Transnational production of Taiwanese integrated circuit industry in China
Chang, Chiung-Wen (2010) Transnational production of Taiwanese integrated circuit industry in China. PhD thesis, University of Nottingham.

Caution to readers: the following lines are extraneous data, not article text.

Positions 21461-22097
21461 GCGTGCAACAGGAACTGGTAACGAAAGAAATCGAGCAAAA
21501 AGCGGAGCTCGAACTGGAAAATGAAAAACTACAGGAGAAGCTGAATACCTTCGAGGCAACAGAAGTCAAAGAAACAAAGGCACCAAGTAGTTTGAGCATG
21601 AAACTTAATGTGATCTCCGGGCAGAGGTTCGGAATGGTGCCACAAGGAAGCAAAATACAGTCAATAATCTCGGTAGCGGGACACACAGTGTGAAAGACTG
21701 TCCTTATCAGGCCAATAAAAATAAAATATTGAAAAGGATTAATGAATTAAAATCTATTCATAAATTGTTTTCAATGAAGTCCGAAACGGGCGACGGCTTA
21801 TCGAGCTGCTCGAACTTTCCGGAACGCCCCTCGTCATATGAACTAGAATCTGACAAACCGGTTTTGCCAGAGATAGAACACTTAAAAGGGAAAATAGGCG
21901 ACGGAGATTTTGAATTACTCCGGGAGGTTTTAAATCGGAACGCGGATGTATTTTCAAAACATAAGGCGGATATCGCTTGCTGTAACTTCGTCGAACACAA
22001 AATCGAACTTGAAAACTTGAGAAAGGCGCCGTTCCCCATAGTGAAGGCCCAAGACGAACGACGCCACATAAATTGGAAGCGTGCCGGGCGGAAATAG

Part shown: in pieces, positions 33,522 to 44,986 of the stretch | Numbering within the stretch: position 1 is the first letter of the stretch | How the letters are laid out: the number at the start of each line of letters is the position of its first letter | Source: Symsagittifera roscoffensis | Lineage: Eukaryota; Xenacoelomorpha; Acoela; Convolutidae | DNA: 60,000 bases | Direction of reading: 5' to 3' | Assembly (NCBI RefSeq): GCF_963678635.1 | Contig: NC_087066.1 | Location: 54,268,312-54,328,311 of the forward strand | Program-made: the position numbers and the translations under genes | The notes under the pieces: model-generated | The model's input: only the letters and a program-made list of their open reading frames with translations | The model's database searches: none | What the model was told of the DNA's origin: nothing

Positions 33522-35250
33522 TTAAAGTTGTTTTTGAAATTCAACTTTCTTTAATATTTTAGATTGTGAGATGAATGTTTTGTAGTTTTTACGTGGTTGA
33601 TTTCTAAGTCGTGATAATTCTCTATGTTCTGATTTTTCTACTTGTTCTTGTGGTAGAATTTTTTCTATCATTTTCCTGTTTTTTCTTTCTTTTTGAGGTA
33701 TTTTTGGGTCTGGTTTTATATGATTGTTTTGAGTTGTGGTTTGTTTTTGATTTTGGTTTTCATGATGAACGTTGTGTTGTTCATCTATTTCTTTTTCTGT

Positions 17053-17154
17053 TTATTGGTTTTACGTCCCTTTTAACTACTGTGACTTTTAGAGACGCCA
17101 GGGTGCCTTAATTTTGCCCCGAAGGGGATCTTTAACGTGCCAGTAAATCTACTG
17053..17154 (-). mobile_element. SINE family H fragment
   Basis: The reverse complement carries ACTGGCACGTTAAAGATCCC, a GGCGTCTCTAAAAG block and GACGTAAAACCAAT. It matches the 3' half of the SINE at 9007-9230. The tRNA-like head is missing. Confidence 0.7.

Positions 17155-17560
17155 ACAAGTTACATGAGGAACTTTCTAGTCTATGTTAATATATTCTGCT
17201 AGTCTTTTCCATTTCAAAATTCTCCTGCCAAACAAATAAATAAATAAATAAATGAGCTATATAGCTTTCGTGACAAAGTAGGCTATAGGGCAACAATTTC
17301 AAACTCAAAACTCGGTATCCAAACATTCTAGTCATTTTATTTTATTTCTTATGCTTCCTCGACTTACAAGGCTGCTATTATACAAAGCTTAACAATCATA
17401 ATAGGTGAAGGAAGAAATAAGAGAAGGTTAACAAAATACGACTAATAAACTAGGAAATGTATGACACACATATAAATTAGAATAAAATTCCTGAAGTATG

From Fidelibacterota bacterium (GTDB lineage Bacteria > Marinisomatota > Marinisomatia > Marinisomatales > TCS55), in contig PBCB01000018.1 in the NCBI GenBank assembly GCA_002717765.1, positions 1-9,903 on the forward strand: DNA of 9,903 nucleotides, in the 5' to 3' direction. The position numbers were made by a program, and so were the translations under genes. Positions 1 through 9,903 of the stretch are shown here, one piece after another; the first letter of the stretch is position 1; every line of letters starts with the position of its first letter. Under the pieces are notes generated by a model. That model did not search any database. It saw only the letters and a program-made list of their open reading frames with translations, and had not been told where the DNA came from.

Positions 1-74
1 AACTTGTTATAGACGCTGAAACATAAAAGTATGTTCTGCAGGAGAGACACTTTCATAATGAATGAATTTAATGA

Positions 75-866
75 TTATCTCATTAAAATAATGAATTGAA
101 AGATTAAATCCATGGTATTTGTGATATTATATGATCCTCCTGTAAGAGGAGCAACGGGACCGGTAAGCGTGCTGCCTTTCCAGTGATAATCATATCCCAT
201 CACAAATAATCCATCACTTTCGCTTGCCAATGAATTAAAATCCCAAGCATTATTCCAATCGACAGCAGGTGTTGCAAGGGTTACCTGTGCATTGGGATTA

The trajectory of the Taiwanese economy over past decades has reflected transitions in global geo-economy towards a vertical specialisation of global trade, knowledge-based competition, variation of industrialisation in the Third World, regional trisection of the world economy, etc. Its industry, making remarkable progress based on a long-term national assistance, is involved in the outward direct investment whereby overseas production is arranged. Such strategic actions of industrial capital slice through national boundaries and, meanwhile, incorporate state-business relationships on a broader scale at a national level. The thesis seeks to portray the transnationalisation of the Taiwanese IC sector through its specific organisational processes and spatial dynamics with an aim to understanding the way that indigenous firms are associated with the home state and the convergence of IC production systems on subnational, transnational and global scales. This work finds that the outward expansion of the IC industrial capital reflects a spatial trend converging on China, the Yangtze River Delta in particular, owing to a reshuffle of the global electronic production chain. However, flow of capital and material along the chain across the Taiwan Strait move along a circuitous route. It also finds that a persistent inter-state feud accounts for the domestic debates over the westward investment of the IC capital. There is tension between the neo-liberalist logic of business practices and national intervention in a guided capitalist stance. It underlines the conflicts of imperative territoriality. On the one hand, the firms recognise the necessity of stretching industrial territories to the Mainland in consideration of sectoral competitiveness. On the other hand, what the state is concerned with lies not only in the impacts of industrial de-territorialisation upon domestic industries but also in the result of over-dependence upon China that would incorporate national economy into economic territories of the Great China Circle.
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